When In Rome…

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Photo by Louis cahill

Photo by Louis cahill

By Jason Tucker

The saying goes “When in Rome, do as the Romans do.”

This can be good advice, both in travel and fly fishing. In fly fishing the locals often have knowledge of local hatches, runs and quirks of the local water, knowledge that is invaluable to your success on their water. But it doesn’t always hold true.

Several years ago my brother and I went up to Nipigon to see if it still lived up to its old reputation for producing big brook trout. When we arrived, the water was low and clear (still a raging torrent) the skies were clear and blue, and high pressure seemed to put a damper on the bite.

All the local guides were singing the blues, and no one seemed to be catching fish.

We had done our research and were hucking big sculpin and smelt patterns. We did this for two days with no results. The guides launched their boats where we were camping and every morning and evening we asked them how it was going and the reply was the same—slow.

No one was catching fish including yours truly, and then I got desperate. I started fishing the flies that work for me at home—Au Sable skunks, orange and copper foam hoppers, and of all things, mice. You know what? I started catching fish, and a lot of them.

The mouse bite was particularly exciting. The fish seemed to hit them from first light until about 11 in the morning. I had big fish blowing up on them, and finally landed a 22-inch beauty that weighed about three and a half pounds. Not the largest fish in that ocean, but better than anyone else I talked to that week, and I broke off or missed several that were much larger. I broke off a really big fish that hit a skunk, and then dove straight down the rocks into the depths. I had them blowing up on the Chernobyl.

My point is that we went at a slow time of year when everyone’s success was way down. The locals all seemed committed to fishing a pattern that works in the prime months of June and July, but not very well later in the season. Instead of trying other methods, they stayed locked into what wasn’t working at the time. We came along, and only having a short window to fish, we dispensed with the conventional wisdom and found success with the unconventional.

My friend and outdoor writer Dave Karczynski had a similar experience in Argentina in 2015. At first his guides insisted that he use the small classic streamers they were accustomed to throwing. But when the bite went off, Dave insisted on breaking out the big stuff. He says:

“It’s hard to find a fly too big for trout.”

That became clear to me early in my fishing when I caught a 9-inch brook trout on a 6-inch streamer. So whenever I go streamer fishing, I tend to start big and get smaller only if I have to. And oftentimes you don’t have to. On a trip to Northern Patagonia, I fished the opposite way, starting small, since my guides insisted on it. Fishing was okay, but once they let me throw the big stuff, fishing got great. By the end of the trip all the guides were throwing articulated patterns by Galloup, Lynch and Schultz on their days off.”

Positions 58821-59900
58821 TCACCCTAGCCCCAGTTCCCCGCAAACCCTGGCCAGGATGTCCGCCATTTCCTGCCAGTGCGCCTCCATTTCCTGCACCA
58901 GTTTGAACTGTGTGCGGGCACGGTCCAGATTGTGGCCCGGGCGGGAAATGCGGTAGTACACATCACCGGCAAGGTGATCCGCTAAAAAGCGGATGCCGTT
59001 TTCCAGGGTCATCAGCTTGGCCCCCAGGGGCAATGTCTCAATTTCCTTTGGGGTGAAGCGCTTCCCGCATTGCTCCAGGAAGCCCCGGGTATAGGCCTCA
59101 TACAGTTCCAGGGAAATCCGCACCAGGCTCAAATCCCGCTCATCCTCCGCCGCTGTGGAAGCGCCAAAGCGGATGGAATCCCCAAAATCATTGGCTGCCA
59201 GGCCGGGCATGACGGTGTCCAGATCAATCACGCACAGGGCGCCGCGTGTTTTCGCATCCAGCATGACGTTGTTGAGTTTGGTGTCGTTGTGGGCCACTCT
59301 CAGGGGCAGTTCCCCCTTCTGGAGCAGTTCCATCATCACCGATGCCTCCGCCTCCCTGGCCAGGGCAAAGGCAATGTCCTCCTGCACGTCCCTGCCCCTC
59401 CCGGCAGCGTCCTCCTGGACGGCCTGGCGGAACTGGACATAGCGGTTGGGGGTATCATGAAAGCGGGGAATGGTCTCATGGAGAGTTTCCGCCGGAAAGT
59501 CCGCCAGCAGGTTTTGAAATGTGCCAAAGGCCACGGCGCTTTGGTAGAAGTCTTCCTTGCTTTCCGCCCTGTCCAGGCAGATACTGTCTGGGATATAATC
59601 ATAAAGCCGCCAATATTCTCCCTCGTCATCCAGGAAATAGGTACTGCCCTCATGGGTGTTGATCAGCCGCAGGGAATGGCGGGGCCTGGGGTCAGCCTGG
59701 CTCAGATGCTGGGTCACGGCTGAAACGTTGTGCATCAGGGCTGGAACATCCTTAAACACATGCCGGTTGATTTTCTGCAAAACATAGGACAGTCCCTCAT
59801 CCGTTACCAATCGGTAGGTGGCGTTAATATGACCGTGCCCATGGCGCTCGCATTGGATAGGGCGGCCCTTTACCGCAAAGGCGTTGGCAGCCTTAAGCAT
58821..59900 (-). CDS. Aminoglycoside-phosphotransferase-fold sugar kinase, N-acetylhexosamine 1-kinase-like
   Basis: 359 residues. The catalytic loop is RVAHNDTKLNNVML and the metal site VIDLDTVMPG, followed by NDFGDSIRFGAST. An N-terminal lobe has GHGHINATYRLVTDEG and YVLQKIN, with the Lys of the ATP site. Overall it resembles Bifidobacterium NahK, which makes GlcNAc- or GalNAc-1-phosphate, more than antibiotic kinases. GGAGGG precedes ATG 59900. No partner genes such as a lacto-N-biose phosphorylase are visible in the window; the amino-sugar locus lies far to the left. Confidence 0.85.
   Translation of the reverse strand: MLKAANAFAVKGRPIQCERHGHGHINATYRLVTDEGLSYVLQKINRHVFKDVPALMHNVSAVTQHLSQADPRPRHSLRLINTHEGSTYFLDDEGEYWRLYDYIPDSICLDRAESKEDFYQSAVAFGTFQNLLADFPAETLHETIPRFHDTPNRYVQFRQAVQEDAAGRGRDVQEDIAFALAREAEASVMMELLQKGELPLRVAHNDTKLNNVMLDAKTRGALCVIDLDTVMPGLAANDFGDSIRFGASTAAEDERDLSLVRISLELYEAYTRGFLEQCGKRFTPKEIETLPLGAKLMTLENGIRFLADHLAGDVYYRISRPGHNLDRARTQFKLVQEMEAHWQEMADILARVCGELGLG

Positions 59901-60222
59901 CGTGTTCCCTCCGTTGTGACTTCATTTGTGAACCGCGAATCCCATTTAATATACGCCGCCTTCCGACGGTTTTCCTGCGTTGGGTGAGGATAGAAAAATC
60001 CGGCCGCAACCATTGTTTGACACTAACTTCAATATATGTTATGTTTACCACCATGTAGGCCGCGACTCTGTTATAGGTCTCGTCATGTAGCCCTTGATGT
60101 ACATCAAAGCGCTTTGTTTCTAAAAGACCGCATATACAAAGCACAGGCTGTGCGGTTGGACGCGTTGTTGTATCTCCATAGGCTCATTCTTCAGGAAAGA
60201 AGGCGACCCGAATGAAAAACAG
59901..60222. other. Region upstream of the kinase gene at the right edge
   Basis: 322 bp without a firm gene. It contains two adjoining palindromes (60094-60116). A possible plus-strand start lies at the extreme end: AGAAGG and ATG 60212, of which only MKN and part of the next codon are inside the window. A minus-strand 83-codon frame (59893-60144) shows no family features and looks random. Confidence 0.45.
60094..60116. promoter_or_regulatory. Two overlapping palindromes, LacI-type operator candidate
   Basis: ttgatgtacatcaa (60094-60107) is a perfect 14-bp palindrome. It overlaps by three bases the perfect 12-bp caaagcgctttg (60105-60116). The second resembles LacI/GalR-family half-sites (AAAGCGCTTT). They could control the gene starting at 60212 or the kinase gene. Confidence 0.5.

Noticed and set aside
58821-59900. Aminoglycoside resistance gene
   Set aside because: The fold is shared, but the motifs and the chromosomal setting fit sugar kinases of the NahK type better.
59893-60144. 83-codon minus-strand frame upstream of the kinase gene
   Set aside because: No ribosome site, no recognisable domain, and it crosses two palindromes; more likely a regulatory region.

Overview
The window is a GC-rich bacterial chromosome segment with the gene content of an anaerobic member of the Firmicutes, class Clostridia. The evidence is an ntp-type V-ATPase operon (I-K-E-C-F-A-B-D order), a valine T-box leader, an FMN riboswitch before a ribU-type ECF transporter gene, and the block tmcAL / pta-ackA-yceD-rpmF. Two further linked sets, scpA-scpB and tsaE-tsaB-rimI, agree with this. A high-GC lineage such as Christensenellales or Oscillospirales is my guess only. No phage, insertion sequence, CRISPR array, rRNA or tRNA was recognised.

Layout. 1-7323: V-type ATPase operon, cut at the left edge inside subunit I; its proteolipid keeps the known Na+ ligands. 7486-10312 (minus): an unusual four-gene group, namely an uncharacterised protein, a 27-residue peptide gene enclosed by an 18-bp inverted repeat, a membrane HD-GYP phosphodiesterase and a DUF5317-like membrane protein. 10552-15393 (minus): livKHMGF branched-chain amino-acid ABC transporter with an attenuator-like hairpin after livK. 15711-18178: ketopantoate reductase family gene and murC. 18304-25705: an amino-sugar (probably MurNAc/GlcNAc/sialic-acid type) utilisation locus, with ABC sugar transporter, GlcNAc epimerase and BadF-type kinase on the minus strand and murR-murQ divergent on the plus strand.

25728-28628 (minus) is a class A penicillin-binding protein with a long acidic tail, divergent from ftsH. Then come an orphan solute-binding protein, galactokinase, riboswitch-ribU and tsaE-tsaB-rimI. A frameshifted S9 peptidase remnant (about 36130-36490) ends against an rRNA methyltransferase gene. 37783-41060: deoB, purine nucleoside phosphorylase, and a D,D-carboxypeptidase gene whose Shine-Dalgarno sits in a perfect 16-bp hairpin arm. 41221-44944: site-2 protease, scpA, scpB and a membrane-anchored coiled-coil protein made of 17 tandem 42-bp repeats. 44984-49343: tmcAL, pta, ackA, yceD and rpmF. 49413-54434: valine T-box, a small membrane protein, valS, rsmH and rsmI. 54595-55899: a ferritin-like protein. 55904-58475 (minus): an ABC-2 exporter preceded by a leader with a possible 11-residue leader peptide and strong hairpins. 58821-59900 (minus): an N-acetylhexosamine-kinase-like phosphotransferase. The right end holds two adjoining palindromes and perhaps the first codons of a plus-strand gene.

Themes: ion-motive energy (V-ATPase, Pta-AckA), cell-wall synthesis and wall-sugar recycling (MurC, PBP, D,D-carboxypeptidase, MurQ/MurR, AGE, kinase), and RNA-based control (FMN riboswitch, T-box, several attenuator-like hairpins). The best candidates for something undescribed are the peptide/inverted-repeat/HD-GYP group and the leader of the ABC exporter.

At the end of the trip he left his fly box with the guides and it has changed the way they fish.

This isn’t to say that if the permit bite is off on the flats that you can throw dry flies, but I am saying that sometimes it pays off to experiment until you find what works. Don’t be so dedicated to certain flies or methodology that you fail to catch fish. Locals often know what works in their area to catch fish, and the itinerant angler does well to heed their advice, but they can also be insulated from other techniques that haven’t made it to their area. If you have flies and techniques that have worked for you and the local wisdom isn’t producing, definitely change it up. You might be pleasantly surprised.

Jason writes the fine blog Fontinalis Rising

Jason Tucker

Gink & Gasoline
www.ginkandgasoline.com
hookups@ginkandgasoline.com
 
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4 thoughts on “When In Rome…

  1. I fish the Nip every couple weeks during the open season. Its closer for me than running to the Driftless. Hucking meat on a 600gr full sink skagit is fun. But it doesn’t always work. They are big trout, but they are still trout. Hopper,Copper, Droppers still have their momments on the big river. I’ve hit the big stone hatches a couple times, which can be a blast. I never head north without bringing a little bit of everything.

  2. So true! On my way home from a slow morning on a popular lake in South Park, Colorado last weekend, I did an exploratory jaunt to a little river that was still a little off-color and ‘fishing poorly’ (according to the internet and parking lot gossip). After 20 minutes of nothing on the usual nymphs that work in the area, I threw on a 4″ intruder pattern that I’ve been tying up. Immediate success. After 10 fish in the next hour, 8″-16″, I left with a smile on my face…

  3. To me the slow days have always been the days when the ahah! moments come as I experiment and above all else take the time to just observe what is going on. I have learned far more about the fish I am persuing by patiently observing their behavior than I ever have by actually fishing for them.

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